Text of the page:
Perhaps one reason why it is easy to fall out of the habit of personal journaling is that we ascribe more emotional energy to it than it requires. If we assume every entry needs to be an eloquent and thorough reflection on the day’s events, we will likely encounter evenings where we feel too tired to bother with writing in a journal or diary.
Interestingly, the words “journal” and “diary” are both rooted in Latin words meaning day, or daily allowance – diurnalis and diarium. But such accounts logging the happenings of the day can be simple as a sentence (or in some cases incomplete sentence) noting what you prepared for supper, or what movie you went to see, what you saw when out for a walk, or what you noticed in the news. We are so used to being able to look up media records (social and national) that this might not seem important, but this simple log style comes in surprisingly handy when there’s something you need to remember about the week or month (like how long ago leftovers were put in the refrigerator, or when you started reading a book or planting a garden). It reminds you of how much you’ve actually been accomplishing when you feel like you’re getting nothing done, and gives you a sense of perspective when busyness makes keeping track of time confusing.
Social media does provide an outlet for these sorts of logs, and having them available for interaction with family and friends is entertaining. But keeping handwritten notes for yourself is nice, and research indicates that we learn and remember better when we write things by hand.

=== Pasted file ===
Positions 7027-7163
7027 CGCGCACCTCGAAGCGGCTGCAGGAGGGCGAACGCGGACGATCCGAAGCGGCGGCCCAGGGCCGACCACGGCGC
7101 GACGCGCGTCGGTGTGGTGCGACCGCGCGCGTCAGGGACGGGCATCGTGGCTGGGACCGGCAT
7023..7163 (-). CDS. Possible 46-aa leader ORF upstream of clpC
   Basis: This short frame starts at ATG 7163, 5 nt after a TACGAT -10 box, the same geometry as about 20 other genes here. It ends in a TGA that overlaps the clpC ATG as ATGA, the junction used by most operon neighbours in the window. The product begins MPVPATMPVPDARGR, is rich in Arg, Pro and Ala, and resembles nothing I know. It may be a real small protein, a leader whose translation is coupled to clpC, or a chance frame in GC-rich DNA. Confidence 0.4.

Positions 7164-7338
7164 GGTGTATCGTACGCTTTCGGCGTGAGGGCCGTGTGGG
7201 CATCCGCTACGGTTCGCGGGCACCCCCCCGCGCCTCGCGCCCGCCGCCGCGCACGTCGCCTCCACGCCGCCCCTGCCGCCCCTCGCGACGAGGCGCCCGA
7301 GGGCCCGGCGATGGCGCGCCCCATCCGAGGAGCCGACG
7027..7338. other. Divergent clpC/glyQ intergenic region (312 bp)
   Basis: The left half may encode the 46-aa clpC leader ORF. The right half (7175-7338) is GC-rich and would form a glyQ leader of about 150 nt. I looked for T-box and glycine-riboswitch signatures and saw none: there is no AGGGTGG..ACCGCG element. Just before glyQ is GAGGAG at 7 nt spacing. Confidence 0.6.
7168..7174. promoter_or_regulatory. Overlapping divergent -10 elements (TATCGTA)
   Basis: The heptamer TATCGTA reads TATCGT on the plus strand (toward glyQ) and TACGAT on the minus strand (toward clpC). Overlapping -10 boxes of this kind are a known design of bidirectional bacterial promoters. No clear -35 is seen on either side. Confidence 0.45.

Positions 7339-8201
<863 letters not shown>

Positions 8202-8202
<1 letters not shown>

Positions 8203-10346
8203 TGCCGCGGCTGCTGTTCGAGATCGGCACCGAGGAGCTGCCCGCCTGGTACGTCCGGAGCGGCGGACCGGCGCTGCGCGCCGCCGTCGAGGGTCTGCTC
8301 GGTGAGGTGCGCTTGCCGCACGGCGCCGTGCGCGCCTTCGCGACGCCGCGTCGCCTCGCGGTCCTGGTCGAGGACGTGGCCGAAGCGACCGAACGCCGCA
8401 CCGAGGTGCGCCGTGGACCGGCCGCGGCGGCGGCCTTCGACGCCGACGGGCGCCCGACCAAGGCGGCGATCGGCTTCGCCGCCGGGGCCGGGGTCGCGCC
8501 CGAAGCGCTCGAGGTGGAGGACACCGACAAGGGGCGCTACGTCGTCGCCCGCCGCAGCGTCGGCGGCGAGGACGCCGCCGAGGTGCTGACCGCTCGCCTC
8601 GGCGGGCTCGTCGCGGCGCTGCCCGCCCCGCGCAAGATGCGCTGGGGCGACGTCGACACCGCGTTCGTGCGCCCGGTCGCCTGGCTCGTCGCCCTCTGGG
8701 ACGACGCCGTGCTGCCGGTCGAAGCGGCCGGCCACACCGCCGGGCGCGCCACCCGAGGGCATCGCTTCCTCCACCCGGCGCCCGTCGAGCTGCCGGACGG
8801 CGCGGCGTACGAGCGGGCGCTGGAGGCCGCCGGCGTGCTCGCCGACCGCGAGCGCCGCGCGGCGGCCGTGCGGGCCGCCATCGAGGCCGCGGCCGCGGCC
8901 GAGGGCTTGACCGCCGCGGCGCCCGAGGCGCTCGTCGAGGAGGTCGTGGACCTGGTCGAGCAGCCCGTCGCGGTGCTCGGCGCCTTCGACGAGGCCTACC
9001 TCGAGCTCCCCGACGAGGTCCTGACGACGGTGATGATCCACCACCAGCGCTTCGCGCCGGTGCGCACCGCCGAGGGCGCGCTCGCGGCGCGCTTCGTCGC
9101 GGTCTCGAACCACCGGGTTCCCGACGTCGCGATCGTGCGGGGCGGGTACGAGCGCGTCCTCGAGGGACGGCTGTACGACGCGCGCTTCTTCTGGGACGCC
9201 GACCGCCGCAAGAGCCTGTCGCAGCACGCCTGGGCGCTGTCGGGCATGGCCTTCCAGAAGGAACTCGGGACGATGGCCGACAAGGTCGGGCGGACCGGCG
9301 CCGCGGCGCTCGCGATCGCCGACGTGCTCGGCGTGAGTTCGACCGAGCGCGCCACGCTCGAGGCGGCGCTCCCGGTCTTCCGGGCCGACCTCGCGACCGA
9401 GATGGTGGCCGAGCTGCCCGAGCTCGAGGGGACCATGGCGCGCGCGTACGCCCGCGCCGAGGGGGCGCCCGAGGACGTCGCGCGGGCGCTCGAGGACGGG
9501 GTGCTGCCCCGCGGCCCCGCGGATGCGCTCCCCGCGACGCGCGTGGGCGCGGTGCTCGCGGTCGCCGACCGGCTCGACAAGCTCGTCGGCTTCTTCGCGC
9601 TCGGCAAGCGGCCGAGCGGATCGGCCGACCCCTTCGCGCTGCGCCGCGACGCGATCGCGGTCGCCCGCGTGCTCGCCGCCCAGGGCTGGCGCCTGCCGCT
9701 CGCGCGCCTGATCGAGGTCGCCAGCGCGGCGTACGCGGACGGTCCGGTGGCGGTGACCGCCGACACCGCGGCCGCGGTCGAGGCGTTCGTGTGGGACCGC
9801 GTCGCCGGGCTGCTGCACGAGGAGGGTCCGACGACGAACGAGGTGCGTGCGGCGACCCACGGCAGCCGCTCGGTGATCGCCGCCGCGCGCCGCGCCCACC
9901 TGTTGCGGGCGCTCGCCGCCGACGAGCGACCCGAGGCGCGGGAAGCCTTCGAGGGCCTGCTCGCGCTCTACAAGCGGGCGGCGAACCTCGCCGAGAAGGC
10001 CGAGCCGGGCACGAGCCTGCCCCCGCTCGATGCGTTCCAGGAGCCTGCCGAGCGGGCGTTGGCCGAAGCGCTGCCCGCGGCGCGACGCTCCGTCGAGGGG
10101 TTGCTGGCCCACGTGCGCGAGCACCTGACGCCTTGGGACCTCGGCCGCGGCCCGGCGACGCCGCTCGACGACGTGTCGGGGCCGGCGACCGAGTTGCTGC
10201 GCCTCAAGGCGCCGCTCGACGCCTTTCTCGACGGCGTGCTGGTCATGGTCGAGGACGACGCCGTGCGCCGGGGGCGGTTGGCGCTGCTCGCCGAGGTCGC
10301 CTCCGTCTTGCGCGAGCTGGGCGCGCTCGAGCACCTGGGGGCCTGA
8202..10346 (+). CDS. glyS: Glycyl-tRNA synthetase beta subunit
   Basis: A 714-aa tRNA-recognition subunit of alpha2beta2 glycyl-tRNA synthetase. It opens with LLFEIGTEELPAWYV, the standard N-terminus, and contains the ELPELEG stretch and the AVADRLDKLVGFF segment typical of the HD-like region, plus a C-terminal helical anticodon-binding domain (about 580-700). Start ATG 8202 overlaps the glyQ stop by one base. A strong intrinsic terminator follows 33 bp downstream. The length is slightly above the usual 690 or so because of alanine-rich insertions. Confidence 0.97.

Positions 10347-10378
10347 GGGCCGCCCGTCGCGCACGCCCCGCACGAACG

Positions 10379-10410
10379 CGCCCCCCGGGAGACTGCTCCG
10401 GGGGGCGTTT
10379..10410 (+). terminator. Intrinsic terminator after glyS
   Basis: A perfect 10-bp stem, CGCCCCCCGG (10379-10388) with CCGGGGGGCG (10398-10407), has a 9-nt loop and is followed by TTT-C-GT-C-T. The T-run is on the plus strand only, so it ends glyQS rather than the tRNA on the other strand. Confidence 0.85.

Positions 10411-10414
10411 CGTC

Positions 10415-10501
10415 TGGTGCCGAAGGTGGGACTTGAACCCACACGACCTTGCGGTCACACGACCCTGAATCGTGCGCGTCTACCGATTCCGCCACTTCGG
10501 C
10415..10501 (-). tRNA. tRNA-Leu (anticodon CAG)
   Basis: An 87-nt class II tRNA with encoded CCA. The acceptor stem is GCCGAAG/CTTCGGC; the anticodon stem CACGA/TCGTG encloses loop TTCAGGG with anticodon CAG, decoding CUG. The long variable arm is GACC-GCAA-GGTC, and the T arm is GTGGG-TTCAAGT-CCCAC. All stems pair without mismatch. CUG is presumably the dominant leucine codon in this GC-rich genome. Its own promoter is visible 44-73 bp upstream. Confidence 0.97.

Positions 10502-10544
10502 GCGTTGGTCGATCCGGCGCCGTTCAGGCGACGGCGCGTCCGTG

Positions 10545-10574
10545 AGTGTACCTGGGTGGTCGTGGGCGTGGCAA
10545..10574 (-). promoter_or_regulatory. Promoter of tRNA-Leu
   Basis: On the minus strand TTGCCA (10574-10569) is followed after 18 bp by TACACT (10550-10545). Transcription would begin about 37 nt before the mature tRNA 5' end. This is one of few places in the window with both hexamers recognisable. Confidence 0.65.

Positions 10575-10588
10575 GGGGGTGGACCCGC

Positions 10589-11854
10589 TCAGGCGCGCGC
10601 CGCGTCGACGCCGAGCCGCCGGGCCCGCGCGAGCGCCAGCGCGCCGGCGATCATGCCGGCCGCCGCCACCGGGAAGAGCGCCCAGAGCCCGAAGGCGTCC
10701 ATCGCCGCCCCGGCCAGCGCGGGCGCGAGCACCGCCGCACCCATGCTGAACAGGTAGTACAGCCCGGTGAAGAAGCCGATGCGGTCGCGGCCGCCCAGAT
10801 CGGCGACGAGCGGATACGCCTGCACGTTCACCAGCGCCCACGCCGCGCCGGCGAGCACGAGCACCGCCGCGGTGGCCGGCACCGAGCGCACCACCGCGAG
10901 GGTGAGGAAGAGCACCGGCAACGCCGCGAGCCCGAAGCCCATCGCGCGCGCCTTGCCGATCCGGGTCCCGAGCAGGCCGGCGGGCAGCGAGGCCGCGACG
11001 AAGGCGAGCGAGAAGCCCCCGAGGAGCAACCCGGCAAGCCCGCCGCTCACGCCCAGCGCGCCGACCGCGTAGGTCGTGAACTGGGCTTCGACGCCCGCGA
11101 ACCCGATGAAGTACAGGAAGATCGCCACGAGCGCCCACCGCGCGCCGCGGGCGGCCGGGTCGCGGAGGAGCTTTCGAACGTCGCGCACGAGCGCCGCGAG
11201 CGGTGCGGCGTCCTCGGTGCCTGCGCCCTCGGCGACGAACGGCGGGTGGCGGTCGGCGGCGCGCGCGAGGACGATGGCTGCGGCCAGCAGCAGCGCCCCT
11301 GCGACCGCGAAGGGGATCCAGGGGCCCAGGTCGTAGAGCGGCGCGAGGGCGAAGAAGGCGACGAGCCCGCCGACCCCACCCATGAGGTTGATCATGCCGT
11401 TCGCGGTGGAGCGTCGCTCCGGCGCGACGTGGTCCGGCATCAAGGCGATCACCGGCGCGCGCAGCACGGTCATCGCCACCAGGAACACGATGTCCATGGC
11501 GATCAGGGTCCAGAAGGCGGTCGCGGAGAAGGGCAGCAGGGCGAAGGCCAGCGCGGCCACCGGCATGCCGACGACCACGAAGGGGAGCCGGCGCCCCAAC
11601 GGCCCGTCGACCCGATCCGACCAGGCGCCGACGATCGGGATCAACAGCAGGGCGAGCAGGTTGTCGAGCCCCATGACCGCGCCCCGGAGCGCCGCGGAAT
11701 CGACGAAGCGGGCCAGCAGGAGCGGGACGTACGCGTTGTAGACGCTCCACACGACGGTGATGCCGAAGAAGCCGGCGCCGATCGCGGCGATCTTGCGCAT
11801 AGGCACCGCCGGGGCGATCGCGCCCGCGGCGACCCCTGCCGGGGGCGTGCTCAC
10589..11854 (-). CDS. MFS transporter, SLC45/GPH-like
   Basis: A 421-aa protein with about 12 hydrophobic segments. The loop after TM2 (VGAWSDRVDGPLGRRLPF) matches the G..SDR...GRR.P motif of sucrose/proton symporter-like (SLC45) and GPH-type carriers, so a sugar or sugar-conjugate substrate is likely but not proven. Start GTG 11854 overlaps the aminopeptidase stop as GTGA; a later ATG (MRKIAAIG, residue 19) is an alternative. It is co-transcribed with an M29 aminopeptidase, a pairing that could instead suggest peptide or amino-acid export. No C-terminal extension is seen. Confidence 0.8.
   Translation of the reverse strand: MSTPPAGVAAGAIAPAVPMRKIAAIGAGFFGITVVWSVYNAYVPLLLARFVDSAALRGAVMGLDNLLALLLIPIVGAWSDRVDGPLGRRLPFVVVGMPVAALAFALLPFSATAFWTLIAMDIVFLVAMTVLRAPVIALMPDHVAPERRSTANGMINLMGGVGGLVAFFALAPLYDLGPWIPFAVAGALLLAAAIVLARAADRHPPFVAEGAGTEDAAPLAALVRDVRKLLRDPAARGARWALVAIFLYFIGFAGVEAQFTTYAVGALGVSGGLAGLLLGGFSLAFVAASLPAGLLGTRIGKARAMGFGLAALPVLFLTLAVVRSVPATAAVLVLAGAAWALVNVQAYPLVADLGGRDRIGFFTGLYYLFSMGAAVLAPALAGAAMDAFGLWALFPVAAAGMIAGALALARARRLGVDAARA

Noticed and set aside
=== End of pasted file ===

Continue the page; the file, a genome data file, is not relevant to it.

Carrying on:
A style of brief, handwritten record keeping was routine during the Founding generation. You’ll find a farm wife describe her chores and a bout of “ague” scrawled in a few words, and Thomas Jefferson (who kept journals for different subjects) record the weather in Philadelphia on July 4, 1776. I like to use the date spaces in my Levenger Circa Daily Planner planner to record the events of the day instead of scheduling the day (I do scheduling on a separate sheet).
Inspired by Edith Holden’s The Country Diary of an Edwardian Lady, I’ve always enjoyed nature journaling when I can, and I like to combine that with another journaling tradition delightfully described by Stephen Masty at The Imaginative Conservative: The Commonplace Book.
Unlike keeping a scrapbook with wedding invitations, newspaper clippings and happy-snaps of your nieces, a commonplace book is a scrapbook of ideas, and they have been kept and filled since Classical times. It is, in a sense, the lazy man’s diary written only when inspiration strikes…At negligible cost and just a little effort, Saint Augustine and the Founding Fathers, Old Possum and Russell Kirk and Professor Tolkien, and moderns such as Brad Birzer and others can all reside together in suitably splendid accommodation on your coffee-table, ready to delight and provoke with great ideas both you and your great-grandchildren.
George Washington’s famous Rules of Civility collection was probably written in a commonplace book, and Jefferson’s commonplace book is cited when scholars investigate his worldview. Excerpts from John Adams’ commonplace book can be viewed at the digital archive of the Massachusetts Historical Society.
I keep a few notebooks in which I write down Bible verses, excerpts of political speeches, professors’ lectures, dialogue from movies (and my own script ideas), song lyrics, funny quotes from friends and siblings, artistic descriptions of locations, etc. with some sketches and paintings here and there. It’s both a release and enrichment for the mind – at any time of the day or night.
Try journal keeping with this extra simplified approach, and see if it comes more naturally!